Taking the plunge, a month with only Microsoft: Part One

Microsoft claims to be "All In" the cloud, but are they really? Are their services good enough to convert to entirely, without relying on another company for an essential task, such as search? The Redmond software giant is convinced that their products are as good as or better than their competitors at the moment, so I'm going to put them to the test.

Over the next month, I'm going to take the plunge and stop using Google products. That's right, I've decided to go 100% Microsoft. I didn't even think it would be possible, but with the release of so many good products over the last few months, I decided it could be a good time to give it a try. In the course of the next few weeks, this series will look at "living the Microsoft life" -- using Office 365 for documents, Hosted Exchange for email (part of Office 365), Bing for search and Windows Phone 7 for mobile. 

In the spirit of full disclosure, before today I used Gmail exclusively for email, Google exclusively for search and Windows Phone 7 for mobile. I'm quite attached to the products, and consider myself brand loyal, so this will be an interesting ride. Let's take a quick look at the products as they are today, and how easy it was to switch to them.

Office 365

This Microsoft-hosted suite brings something new to the table for the company. It unifies their previously fragmented offering (all of the products included were offered in separate forms online) under one banner, and works together in unison. It combines Exchange, Sharepoint, Lync and Office Online into one product. Office 365 is targetted at small to large business' who want to have their email hosted in the cloud.

Setting up Office 365 is a breeze, with sign up taking only a brief amount of time. However, to use a custom domain with Office 365, you have to change the entire domain over to the service, not just the MX records for email. The process was as simple as updating my name servers (of which I was walked through, in case I didn't know how to do it). Once you're set up and logged in, you're presented with a simple, easy to understand login page that really covers everything you'd need to know.

Covered on this page is how to set up your mobile/desktop with the services, as well as links to the various services on offer. Mobile setup was easy as I use Windows Phone 7, which is ideal for this service. I just typed in my address and password and it figured out the rest. Desktop setup was just as easy. The setup page is two simple steps, install Lync 2010, then, configure settings. I've always been a big webmail user because I've been too lazy to configure desktop software for Gmail, but this makes it so easy it's worth it, and Outlook 2010 is the best mail client I've ever used.

After this setup, I jumped into the web interface for Office 365's version of Exchange and was actually amazing with how good it is. As a (fanatic) Gmail user -- since 2001 -- I didn't think I'd like this, but I've fallen in love. First of all, its fast. Sure, Gmail is fast, but we've all encountered the "Loading..." screen over and over. There is none of that here. Click on a message, it'll open instantly, change to Calendar and it loads fast. It's got built in Lync (with Windows Live Messenger support) as well as conversation view and more. Wow.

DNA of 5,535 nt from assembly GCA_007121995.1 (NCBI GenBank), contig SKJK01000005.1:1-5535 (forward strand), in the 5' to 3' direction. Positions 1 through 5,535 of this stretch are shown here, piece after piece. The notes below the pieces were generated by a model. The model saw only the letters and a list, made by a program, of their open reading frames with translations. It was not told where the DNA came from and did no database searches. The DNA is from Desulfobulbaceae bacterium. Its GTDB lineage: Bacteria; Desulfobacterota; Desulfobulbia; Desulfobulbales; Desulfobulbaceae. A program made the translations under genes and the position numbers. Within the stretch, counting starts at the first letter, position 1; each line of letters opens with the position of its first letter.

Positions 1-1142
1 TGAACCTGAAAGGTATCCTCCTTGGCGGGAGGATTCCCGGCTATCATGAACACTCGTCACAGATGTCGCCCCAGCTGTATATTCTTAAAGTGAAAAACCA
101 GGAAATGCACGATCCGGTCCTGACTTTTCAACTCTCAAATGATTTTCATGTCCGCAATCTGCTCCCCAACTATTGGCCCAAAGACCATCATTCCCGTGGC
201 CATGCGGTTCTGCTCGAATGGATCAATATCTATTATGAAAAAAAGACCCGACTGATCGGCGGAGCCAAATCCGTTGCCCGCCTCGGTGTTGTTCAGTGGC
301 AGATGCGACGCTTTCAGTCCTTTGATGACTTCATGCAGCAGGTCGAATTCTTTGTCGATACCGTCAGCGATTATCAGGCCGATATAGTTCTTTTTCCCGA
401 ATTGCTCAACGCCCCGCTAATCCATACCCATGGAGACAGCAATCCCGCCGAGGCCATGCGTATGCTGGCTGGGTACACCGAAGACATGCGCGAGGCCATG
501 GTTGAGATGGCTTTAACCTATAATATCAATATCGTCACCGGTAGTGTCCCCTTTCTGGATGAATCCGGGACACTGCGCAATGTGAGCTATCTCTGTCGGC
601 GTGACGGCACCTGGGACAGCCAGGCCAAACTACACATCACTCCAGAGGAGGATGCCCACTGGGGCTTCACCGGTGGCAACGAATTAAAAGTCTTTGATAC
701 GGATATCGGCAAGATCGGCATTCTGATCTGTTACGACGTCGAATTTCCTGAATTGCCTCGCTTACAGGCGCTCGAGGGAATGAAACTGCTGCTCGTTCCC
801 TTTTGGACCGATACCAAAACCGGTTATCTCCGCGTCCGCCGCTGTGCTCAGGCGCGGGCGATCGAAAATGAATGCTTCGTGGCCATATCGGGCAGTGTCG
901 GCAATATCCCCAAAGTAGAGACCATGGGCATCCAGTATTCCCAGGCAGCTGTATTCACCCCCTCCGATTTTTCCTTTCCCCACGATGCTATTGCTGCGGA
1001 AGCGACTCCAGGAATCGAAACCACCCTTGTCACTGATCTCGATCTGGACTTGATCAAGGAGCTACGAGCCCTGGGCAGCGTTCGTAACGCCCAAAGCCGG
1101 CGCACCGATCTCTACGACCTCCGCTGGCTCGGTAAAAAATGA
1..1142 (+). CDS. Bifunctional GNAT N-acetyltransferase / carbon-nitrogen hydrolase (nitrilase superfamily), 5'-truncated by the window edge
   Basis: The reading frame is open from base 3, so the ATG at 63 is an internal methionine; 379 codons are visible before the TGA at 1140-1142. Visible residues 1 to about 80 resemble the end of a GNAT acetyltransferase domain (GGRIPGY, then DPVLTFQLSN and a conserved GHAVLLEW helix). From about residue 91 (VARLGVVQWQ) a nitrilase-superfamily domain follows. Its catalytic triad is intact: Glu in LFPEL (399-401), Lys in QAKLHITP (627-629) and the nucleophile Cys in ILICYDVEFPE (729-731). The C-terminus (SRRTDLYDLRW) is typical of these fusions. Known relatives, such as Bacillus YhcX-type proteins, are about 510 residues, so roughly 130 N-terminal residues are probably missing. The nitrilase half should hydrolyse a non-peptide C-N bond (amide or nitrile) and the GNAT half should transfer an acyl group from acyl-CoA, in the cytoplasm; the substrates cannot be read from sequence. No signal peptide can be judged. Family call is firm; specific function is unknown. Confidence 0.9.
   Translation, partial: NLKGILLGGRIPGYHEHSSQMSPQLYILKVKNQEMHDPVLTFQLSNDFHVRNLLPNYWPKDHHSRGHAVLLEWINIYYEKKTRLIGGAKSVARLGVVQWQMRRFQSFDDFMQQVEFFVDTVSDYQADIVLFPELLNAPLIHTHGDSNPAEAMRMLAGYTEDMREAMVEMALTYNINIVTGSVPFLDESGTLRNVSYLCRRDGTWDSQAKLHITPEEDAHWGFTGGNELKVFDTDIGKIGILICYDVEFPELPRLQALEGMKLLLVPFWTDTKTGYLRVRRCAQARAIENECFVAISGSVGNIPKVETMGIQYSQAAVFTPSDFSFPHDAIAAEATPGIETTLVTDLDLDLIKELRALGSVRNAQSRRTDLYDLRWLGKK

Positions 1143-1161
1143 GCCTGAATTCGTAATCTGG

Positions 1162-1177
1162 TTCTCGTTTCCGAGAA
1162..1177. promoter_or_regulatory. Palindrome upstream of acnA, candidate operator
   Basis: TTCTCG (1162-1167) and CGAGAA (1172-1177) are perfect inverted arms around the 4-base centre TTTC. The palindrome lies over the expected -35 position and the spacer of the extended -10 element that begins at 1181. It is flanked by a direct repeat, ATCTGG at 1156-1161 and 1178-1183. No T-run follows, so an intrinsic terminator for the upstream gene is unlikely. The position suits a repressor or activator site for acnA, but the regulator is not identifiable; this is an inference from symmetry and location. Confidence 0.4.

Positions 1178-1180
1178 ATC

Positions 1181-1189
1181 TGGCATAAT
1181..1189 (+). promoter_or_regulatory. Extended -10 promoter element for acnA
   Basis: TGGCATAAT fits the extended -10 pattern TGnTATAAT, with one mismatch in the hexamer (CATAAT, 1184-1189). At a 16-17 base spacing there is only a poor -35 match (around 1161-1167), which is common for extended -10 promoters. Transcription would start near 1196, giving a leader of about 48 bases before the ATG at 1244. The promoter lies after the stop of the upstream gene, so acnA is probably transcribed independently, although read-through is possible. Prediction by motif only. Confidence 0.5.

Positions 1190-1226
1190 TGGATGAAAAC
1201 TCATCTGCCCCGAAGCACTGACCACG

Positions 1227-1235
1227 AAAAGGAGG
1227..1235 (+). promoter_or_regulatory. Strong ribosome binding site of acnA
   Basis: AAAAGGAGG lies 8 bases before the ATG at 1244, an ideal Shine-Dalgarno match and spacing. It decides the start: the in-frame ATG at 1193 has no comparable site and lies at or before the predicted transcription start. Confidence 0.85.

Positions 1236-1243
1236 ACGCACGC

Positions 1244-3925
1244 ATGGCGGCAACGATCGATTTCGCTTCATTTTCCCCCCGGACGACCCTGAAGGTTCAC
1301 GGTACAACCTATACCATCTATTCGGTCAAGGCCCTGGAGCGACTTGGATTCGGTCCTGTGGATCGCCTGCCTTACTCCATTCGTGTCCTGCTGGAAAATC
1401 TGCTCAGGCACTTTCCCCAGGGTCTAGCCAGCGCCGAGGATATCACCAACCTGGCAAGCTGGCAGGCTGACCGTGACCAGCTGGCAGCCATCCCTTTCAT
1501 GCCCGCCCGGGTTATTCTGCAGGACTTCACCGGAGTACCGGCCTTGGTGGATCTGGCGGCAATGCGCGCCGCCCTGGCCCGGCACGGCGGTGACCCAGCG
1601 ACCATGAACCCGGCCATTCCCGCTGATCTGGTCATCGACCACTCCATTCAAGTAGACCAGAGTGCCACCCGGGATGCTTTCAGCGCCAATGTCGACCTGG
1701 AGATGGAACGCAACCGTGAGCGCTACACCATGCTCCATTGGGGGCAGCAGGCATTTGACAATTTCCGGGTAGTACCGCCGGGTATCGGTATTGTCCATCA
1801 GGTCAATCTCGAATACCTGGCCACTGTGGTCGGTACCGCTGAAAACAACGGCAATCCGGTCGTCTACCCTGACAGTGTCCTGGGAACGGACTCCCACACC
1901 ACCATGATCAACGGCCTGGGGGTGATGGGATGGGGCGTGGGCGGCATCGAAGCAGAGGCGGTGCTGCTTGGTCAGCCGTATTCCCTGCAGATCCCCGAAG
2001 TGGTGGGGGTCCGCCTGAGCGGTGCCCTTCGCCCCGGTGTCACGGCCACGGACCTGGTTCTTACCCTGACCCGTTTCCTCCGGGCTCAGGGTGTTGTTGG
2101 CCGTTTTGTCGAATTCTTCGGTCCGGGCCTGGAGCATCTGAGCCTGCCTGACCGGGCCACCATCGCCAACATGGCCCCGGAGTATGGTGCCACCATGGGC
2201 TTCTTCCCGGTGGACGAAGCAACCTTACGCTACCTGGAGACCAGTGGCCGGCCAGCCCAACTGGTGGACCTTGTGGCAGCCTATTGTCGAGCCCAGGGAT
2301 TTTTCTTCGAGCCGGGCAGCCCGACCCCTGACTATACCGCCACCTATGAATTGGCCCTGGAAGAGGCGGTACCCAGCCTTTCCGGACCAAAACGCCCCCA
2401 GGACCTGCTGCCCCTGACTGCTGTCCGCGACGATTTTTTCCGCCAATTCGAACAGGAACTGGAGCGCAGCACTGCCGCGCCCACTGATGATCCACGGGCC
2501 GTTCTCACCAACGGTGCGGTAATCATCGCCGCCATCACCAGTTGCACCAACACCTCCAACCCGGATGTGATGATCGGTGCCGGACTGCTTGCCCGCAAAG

There are some strange quirks, like I can't seem to find a direct login page for email, and I have to go through the "Welcome" page every time, but that's OK for now. It'll be interesting to see if the experience is the same over the space of a month. I really feel like this product has a chance against Google's juggernaut; Gmail.

The email component of Office 365 includes 25GB of Email, Forefront spam protection (I can't wait to try this out) as well as unlimited email "archiving", making it competitive to other offerings available online.


I'll be honest here, I am really not looking forward to this. I've tried Bing in the past, and it... works. But not as I'd expect it to, or am used to with Google. These things come with habit and familiarity. Bing results are served differently than I expect, and ranked differently too, so I'll have to change my search behavior radically.

The look of Bing is fantastic, it's great that they jazz it up with pictures from around the world on the site (and on the WP7 page) but it'll be interesting to see if I can actually find anything over the next month. Because I'm based in New Zealand and we don't get around 90% of the features that the US do, I've set my location to "United States" throughout this test so I can get the full experience. 

The Challenge

Over the next month, I'll be striving to stop using all Google services. I'll likely have to go as far as redirecting all Google requests in my hosts file to Bing to make myself commit, as I'll probably get tempted at times to give up. Throughout the month, look out for posts on how the service use is going, my experiences and dismay. 

If you have any questions or things you'd like us to cover in this series, let us know in the comments.

Update: Thanks for your comments. You've mostly pointed out I should be using IE9 on top of this to round it off. I'm going to do this too, and use IE9 exclusively on my machines around the house and at work. It'll help provide a good overview, and makes sense.

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